The other day, my mother was approached by a skinny Asian man in a ragged uniform just outside our home.
He asked if she had any plastic waste she could spare. He explained to her he sold such waste to a recycling company in Musaffah, to supplement his low wages.
Kind-hearted woman that she is, my mother asked him to come back in a week.
At the beginning, separating plastic and paper waste into separate bins did not come naturally but within days the entire household was involved in mum's recycling project. Considering we are a small family, I was shocked at the amount of recyclable waste we produced.
The man eventually made a modest amount of money from our recyclable waste, and we did our small part to preserve the environment. Just as importantly, we did not stop recycling. It has become a habit.
This led me to think about the broader implications of this new lifestyle.
While Abu Dhabi aims to be a world leader in many areas, such as renewable energy, I was disturbed to read it is the world's number one waste-producing city relative to its population and size.
Last week, the Centre of Waste Management in Abu Dhabi reported the city produces 13,000 tonnes of waste daily and almost 5 million tonnes per year.
The average person in Abu Dhabi accumulates 1.8kg of waste per day.
A friend of mine who works at a ministry in Abu Dhabi said it spent about Dh70 million (US$19m) on paper material each year, and none of it is recycled because of the need to keep sensitive information confidential.
Abu Dhabi has a population of just 1.9 million people but requires more than 200 acres to serve as a landfill. The Government spends Dh1.5 billion annually to process and destroy waste.
As the emirate continues to grow, more space will be required to accommodate waste, which will affect the quality of air and groundwater reserves, not to mention consume a lot of land that could be used for more useful projects.
Abu Dhabi's Environmental Agency has done much to raise awareness, but we really need more private-sector initiatives to pair with government campaigns to provide incentives and business opportunities.
Some argue that while recycling is good for the environment, it is a bad business.
It is true carting waste away requires significant amounts of time and money but businesses around the world have shown it can be profitable.
It can also generate revenue for companies not directly involved in the recycling process — all they have to do is provide separate bins for items such as general waste, paper, and plastic.
In Abu Dhabi, Zone Waste Paper will pay Dh400 per tonne for paper waste, which it turns it into tissue paper. Moreover, it will pick the waste up.
I strongly believe this where the Government should step in and take a firm lead.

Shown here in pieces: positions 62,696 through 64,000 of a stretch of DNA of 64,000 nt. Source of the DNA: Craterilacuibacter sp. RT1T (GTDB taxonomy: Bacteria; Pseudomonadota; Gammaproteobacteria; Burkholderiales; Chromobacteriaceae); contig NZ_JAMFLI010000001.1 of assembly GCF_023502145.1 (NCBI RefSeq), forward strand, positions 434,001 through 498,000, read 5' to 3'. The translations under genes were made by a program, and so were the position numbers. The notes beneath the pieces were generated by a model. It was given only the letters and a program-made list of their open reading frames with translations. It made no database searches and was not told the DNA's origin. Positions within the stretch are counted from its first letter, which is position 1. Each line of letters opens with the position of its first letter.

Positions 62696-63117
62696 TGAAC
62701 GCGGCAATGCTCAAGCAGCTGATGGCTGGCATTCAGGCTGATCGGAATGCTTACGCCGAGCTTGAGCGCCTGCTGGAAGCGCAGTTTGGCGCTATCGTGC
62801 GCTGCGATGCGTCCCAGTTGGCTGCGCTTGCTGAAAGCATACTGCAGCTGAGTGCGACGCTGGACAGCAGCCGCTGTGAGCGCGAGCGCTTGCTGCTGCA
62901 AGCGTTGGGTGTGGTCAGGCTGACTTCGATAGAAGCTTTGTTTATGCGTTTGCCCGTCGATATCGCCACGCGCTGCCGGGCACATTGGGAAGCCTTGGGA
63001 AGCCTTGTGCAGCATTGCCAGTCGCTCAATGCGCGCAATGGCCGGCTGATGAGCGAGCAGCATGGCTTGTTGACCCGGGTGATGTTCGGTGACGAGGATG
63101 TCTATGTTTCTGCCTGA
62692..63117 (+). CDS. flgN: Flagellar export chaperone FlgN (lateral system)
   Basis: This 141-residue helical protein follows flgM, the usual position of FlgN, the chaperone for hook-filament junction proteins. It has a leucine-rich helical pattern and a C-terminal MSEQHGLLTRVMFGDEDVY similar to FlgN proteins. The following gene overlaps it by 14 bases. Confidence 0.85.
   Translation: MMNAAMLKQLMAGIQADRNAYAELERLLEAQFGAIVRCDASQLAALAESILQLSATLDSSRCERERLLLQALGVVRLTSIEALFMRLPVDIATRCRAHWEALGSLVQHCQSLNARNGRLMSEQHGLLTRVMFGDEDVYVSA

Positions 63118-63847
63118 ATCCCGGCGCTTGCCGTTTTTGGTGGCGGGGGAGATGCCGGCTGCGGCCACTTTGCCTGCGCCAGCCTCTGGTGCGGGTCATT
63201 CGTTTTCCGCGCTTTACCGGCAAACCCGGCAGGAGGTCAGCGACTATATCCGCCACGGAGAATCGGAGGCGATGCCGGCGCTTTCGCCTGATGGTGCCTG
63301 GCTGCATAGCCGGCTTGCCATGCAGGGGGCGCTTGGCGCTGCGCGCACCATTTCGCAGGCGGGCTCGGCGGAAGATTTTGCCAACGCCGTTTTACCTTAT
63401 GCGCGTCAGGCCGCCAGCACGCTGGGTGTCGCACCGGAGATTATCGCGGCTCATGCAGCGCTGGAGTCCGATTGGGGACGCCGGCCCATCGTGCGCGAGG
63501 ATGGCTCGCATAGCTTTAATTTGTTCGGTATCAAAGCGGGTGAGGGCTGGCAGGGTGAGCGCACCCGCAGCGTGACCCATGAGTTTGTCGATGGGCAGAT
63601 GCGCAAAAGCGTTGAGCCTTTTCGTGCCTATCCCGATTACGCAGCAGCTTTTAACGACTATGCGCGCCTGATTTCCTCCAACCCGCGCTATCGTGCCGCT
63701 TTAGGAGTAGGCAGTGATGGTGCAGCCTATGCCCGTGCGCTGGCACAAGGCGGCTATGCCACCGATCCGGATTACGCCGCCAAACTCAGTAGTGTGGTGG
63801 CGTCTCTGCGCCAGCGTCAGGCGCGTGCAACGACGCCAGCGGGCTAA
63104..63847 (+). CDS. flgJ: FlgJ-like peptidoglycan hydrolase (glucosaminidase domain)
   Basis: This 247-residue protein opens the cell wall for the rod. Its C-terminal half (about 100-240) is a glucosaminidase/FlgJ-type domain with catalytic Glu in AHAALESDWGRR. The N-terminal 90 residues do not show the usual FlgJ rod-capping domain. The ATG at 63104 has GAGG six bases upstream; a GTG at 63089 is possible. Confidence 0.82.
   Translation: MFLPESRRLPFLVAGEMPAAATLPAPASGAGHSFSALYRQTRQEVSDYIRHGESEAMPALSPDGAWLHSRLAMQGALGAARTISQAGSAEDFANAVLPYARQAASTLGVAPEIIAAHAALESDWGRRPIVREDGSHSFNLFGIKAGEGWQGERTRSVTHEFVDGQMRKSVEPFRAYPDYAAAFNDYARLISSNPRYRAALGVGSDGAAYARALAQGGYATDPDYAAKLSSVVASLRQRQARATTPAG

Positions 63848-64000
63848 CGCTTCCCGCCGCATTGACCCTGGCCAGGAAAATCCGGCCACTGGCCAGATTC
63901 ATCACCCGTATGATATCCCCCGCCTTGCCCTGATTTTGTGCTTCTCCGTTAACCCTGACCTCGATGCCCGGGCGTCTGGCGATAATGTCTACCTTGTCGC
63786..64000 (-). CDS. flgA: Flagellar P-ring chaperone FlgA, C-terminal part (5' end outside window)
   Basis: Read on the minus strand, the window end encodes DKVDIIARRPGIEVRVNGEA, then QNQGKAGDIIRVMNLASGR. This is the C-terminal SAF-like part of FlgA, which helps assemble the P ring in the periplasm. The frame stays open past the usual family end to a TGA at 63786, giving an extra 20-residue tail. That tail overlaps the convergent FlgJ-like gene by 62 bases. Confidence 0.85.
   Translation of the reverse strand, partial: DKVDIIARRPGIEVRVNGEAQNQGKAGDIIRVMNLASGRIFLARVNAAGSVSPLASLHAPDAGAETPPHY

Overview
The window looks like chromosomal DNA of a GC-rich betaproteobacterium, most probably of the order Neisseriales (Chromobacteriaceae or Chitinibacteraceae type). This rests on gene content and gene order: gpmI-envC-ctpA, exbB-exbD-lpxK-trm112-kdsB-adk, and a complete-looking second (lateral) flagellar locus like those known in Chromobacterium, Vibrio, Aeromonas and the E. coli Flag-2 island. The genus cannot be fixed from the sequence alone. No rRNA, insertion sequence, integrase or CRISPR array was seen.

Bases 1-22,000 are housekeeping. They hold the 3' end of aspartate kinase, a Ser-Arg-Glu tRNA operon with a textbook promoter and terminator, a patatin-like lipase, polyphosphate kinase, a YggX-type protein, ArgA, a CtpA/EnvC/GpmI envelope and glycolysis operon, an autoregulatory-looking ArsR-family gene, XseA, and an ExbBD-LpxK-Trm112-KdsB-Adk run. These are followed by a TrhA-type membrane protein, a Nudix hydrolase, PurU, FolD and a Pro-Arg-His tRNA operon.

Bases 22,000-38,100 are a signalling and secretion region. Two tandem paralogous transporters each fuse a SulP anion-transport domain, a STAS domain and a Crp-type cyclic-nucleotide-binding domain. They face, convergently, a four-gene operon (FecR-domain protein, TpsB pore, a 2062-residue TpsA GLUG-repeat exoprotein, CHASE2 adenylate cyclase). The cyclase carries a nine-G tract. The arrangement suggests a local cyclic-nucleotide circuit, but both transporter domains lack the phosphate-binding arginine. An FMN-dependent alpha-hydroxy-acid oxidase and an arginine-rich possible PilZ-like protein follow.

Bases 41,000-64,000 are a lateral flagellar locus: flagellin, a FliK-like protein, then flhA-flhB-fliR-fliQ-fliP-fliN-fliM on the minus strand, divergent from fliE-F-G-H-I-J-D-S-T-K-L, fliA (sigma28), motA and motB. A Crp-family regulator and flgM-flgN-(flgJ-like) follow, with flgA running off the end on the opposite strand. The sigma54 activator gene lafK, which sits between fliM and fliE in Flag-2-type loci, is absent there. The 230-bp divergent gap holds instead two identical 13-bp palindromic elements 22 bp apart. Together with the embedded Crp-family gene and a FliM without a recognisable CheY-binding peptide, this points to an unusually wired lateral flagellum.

As an incentive, organisations that participate the most in preserving the environment should be awarded and acknowledged in various media forms. Those that do not should be penalised in some way.
Organisations can also take part by establishing a quota system that obligates employees to print on both sides of paper and not exceed a certain printing limit per month.
Those who go beyond the limit should be required to pay to purchase more credit; a similar action was taken by the American University of Sharjah.
As for government authorities with confidential information, the Government could establish a separate recycling factory that specialises in collecting paper and plastic waste from these authorities, recycling it, and returning it back to them to cut costs
In addition, home owners should be encouraged to take part and be acknowledged for their participation. While there are recycling containers around the capital, there should be more. They should be prevalent in every neighbourhood, leaving no excuse for residents to not take part.
With the help of national funds such as the Khalifa Fund, young Emiratis can qualify for start-up capital for business ideas that would earn them money and help their environment.
The fund launched in 2007 with a budget of Dh2 billion aimed at encouraging young Emiratis to be entrepreneurs.
But instead of helping them establish restaurants and cafes, why not provide extra incentives for those businesses that help alleviate the large amount of waste we produce in the city?
Abu Dhabi has invested billions of dollars in huge projects such as Masdar City but for us to truly become a green city, we need to make great changes at a more micro level - in small businesses and neighbourhoods, for sure, but especially in our personal habits.
There was a time when wearing a seat belt or refraining from talking on the phone while driving seemed absurd. These are now basic habits, and to do otherwise feels unnatural.
This will eventually be the case with recycling, but only when we truly realise that while Abu Dhabi is rich, our earth is not an infinite resource.
Manar Al Hinai, an Emirati, was named an Arab Woman of the Year. She was a founding member of a new environmental consulting organisation in Abu Dhabi.